It scared the shit out of me

After a few years I fell in love again. Even though it scared the shit out of me, I decided to give it a chance. It couldn’t go on like this forever. I told him my whole story and he was very understanding and positive. We wanted to work on this together, but actually it wasn’t going anywhere. I cramped every time he touched me. I was becoming more insecure than ever. Overthinking everything. Would I ever be happy? Would I ever enjoy sex? Would I ever have children? I couldn’t sleep anymore, had a headache almost every day and my body was so tense that it hurt a lot. To me it looked like every conversation was about sex. With friends, at work, where ever. It made me tired. I was going crazy and felt super sad and sometimes I couldn’t stop crying, all the while nobody knew what was going on. It was already going on like this for five years and I felt like it sucked all the energy out of me.

I couldn’t handle it anymore

One evening I couldn’t handle it anymore. I went for a ride in my car to think, but I actually drove straight to my best friend. I asked her to join me and the first half an hour I couldn’t speak. I was just crying like crazy. Then I told her my whole story, about how lonely it made me feel and how difficult it had been. She was shocked and really wanted to help me. I needed someone to listen, but also someone to guide me. I had no idea what to do. The next day she took me to an osteopath to see if he could be of any help for me. He couldn’t, but at least the first step was a fact. I could talk about it. From then on I talked with a lot of people, and I still remember the conversation I had with my sister. She was so sad for me because she wanted me to experience how loving sex can be. It was a smack in my face. I never even thought about sex being related to love. For me it was related to pressure and fear. I realized this perception needed to change.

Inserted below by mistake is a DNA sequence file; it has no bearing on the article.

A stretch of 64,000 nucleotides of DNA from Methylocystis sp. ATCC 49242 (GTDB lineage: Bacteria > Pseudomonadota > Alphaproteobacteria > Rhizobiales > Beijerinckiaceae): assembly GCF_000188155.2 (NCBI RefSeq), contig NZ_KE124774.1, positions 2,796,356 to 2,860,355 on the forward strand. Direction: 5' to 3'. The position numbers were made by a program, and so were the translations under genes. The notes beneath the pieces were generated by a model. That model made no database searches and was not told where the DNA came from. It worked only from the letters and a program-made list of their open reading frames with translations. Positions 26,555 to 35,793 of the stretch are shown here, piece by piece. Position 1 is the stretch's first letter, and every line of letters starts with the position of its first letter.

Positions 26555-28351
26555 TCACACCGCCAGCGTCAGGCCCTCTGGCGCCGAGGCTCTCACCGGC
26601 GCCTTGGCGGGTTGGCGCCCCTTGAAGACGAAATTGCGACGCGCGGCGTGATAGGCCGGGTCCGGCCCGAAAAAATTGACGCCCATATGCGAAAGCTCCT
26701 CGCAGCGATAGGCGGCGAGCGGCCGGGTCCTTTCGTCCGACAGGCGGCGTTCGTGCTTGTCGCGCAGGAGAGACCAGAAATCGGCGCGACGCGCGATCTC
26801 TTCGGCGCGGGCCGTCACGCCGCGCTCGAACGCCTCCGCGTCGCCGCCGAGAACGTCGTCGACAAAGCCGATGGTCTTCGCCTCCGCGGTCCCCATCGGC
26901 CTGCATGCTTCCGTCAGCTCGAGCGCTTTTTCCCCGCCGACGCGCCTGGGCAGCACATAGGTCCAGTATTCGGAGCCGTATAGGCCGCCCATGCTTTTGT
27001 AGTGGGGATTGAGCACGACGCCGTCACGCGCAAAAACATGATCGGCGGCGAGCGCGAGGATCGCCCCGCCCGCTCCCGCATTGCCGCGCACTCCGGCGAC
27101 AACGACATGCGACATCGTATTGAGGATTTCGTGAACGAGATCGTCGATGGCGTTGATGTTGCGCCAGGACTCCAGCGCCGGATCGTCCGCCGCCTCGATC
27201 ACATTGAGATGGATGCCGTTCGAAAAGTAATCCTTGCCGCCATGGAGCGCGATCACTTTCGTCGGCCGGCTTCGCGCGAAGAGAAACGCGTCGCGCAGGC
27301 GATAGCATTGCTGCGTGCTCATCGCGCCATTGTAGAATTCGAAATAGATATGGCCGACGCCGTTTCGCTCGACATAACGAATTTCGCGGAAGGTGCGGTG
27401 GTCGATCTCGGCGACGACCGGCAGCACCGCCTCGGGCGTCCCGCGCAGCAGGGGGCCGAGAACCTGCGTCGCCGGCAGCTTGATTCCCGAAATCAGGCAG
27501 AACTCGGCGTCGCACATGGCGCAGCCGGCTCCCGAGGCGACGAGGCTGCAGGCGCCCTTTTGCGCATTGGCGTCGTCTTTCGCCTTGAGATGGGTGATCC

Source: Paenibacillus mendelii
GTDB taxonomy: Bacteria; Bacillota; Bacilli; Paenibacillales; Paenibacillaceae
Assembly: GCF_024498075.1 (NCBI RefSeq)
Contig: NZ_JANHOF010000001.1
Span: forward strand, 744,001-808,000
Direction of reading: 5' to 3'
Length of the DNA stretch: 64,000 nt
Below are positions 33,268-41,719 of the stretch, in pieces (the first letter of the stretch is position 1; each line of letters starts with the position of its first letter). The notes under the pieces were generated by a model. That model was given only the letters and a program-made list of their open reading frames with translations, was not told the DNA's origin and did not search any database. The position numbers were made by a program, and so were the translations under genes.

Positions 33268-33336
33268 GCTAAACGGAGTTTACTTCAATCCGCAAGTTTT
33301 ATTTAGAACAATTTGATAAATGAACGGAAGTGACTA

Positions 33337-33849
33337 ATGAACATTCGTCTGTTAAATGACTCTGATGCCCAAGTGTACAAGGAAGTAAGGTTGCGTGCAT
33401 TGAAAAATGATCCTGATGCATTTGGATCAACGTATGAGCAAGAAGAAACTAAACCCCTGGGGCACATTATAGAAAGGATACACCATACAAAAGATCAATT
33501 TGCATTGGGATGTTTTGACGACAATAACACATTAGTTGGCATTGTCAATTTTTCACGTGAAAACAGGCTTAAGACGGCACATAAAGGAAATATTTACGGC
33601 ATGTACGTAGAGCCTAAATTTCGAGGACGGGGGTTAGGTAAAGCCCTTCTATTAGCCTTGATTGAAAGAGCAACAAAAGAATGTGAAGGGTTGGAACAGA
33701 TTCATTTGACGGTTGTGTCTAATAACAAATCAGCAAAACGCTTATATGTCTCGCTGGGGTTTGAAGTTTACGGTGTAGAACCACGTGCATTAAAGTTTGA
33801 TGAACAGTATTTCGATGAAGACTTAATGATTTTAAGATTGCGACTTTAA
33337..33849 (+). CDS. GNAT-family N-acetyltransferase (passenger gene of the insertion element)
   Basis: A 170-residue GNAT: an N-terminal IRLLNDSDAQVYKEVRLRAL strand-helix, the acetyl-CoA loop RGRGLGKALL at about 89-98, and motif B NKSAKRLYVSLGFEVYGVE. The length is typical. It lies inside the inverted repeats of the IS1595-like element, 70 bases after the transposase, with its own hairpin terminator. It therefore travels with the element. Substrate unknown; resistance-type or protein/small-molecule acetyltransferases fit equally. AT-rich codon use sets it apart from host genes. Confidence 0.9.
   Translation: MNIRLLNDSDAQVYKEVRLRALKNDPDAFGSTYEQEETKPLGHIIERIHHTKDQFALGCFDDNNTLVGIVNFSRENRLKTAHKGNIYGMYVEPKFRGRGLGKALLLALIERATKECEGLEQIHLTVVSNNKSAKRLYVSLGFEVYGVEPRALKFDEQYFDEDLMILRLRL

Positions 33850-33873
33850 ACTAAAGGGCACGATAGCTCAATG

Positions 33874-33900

The medical part

From then on the healing began. I went to a lot of doctors, physical therapists and psychologists. I started with my doctor. She told me that physically it was impossible for me to have sex. My body was locked down. I couldn’t even use a tampon, so this was not new information for me. But I didn’t know it had a name. Vaginismus. She told me it’s actually quite common. If you want to know more about it, you can read here. The doctor recommended me to go to a sexual therapist, a physical therapist specially to learn how to relax, a therapist who taught me how to use my muscles around my vagina, and a psychologist. It was a lot, but it made me feel good that something was changing. Even though it took months before I felt a little change.

In the meantime, me and my boyfriend weren’t doing very well. It was too much for our relationship, so we decided to break up. But at least this time I didn’t have to blame myself for not trying anything. And all the work wasn’t for nothing. After a full year of ‘recovery’, I was doing so good that penetration was possible again. And even more important, I actually enjoyed the sex and didn’t hate myself while doing it. That was totally new for me. Before, I hated myself and my body, but now I started appreciating myself.

I had treated myself like shit

I felt that I still wasn’t confident enough. These five years of treating myself like shit have had a huge impact on me, so I decided to keep going to a psychologist. There were still a few things that made me super insecure. I was hurt, by myself and by my ex-boyfriends. I never blamed them, because I felt it was all my fault and it was already difficult enough for them. But my therapist made me see that we were in it together and comments from my boyfriends like ‘’I wish I never fell in love with you’’ and ‘’Be happy I stay with you, any other guy would have left you’’ were not okay and I shouldn’t have been okay with it. There was no room for self-pity anymore. I was worth being loved and anyone who couldn’t do that wasn’t good enough for me anymore. And of course, it all started with loving myself. I never thought I was able to do that, but I am!